This post is dedicated to Sangeeta Sharma, aka Baby, who used to be our neighbor in Moti Bagh in 1970's. We lost touch some 25 years ago. I wish I could find her again. Maybe FB will do it's magic.
When I was a young girl growing up in Moti Bagh in New Delhi, we had a neighbor called Sangeeta. She was a year or two older than me. Her pet name was Baby. Her brother Raju was a good pal of my brother and sister. Our parents were quite chummy too.
Baby was my mentor, or more aptly, I was her follower. I did what she did. And she did plenty. She was into wearing shiny lehngas and pinning chunnies to her head. I followed suit. She was into putting on whatever makeup we could lay our hands on (which was not much), including bindis around our forehead like Indian brides. I followed suit. She was into making up dances using dance steps we saw on Chitrahar, which the two of us then practiced under the Sheesham tree in our garden, wearing mommy's satin's petticoats. She was into biting things too- she once chewed big holes into my mother's chunni which she had borrowed for one such a dance practice/show out in our garden. I tried chewing a chunni too and liked the way it melted in my mouth, but stopped when I saw how upset it made mom. (I took to chewing my hair instead.) Baby once made me wish a neighbor "happy kanjakain" just so that we would get invited to her house and get goodies. I got laughed at by Baby's dad for doing that, but I didn't understand then why it was so funny.
Like a true leader, Baby walked her talk. And I, a true follower, walked her talk.
But try as I might, I could never get myself to be as bold and defiant as she was. Once when dared by a neighbor (perhaps one of my siblings), she went around our entire garden eating one leaf out of every plant there. Point to note is that my mom was majorly into gardening and there were a LOT of plants in our garden. Baby started in the front, taking a leaf out of each of 50 or so flower pots and after 20-30 minutes of chewing various leaves, reached the side kitchen garden. There she went through all types of veggie plants until she reached bhindi (okra) and had a bite of its rather fleshy leaf. It was at that point that her body said it had enough, and she vomited copious amounts of green stuff right there. That single deed, especially the vomiting at the end, won her the respect of all the sporty guys and girls in the neighborhood, who until then had labeled us as super sissies. I never managed to accomplish the same feat (of gaining their respect) in the 14 years I lived in that neighborhood.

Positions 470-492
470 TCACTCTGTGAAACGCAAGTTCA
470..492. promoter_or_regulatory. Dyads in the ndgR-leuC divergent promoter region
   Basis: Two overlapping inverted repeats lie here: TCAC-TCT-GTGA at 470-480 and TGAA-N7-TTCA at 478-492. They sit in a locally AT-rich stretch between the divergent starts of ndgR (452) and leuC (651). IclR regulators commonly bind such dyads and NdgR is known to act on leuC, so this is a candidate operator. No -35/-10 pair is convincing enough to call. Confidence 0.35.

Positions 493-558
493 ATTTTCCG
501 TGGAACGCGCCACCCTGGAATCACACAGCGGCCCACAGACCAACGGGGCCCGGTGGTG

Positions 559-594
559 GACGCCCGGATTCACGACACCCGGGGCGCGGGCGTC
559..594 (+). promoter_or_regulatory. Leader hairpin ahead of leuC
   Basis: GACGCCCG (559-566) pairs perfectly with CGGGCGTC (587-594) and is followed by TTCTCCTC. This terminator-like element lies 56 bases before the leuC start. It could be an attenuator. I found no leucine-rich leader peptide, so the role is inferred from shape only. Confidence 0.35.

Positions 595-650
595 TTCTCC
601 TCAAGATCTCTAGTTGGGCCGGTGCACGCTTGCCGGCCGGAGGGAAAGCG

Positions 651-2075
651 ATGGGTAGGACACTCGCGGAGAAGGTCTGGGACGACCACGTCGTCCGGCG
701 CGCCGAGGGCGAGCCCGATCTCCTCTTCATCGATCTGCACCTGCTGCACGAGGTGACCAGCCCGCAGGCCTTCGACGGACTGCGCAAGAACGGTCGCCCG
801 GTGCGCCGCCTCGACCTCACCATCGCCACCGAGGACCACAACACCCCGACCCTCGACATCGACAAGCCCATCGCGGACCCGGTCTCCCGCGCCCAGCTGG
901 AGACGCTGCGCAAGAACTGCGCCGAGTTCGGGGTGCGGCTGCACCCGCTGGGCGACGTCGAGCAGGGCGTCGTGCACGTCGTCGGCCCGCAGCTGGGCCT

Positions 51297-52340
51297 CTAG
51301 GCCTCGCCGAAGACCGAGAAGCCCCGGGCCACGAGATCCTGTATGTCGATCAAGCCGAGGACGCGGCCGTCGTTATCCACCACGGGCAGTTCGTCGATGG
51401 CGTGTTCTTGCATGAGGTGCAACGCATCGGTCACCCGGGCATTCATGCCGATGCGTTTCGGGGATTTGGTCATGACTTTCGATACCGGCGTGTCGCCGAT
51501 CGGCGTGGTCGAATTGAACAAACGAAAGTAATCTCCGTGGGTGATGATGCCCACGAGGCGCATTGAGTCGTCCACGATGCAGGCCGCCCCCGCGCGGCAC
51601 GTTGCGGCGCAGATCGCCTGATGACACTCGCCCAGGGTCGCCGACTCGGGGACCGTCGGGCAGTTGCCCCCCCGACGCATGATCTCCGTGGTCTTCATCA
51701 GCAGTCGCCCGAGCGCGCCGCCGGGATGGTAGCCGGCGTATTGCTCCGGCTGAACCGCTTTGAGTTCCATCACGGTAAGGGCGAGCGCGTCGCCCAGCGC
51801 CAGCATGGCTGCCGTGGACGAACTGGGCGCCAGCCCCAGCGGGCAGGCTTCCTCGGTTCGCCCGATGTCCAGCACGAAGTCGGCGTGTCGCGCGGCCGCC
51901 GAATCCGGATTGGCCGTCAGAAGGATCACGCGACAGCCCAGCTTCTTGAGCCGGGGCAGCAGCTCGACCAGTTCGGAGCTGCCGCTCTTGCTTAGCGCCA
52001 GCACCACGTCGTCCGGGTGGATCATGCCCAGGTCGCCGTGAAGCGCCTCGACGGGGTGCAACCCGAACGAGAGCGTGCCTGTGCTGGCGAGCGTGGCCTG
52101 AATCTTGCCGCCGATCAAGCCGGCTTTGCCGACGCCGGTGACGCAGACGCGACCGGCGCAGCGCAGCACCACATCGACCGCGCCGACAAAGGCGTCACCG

When she was about nine or so, Baby and family went away for a few years to Mussoorie (I think). There, she studied at a fancy school. I met her again a few years later, but by then she was all posh, which meant she could speak fluently in English, while my English vocab was still limited to yes and no. We gradually drifted apart, briefly getting together when I was invited to her New Year party in 1983 in Vasant Vihar, when I was crazily 17 and posh enough to be popular in the dance party circles (rolling my eyes). After that, I lost complete track of her.
Baby, if you read this ever, get back in touch. My little girl is into dressing up and putting on makeup and heaven help me, chewing leaves!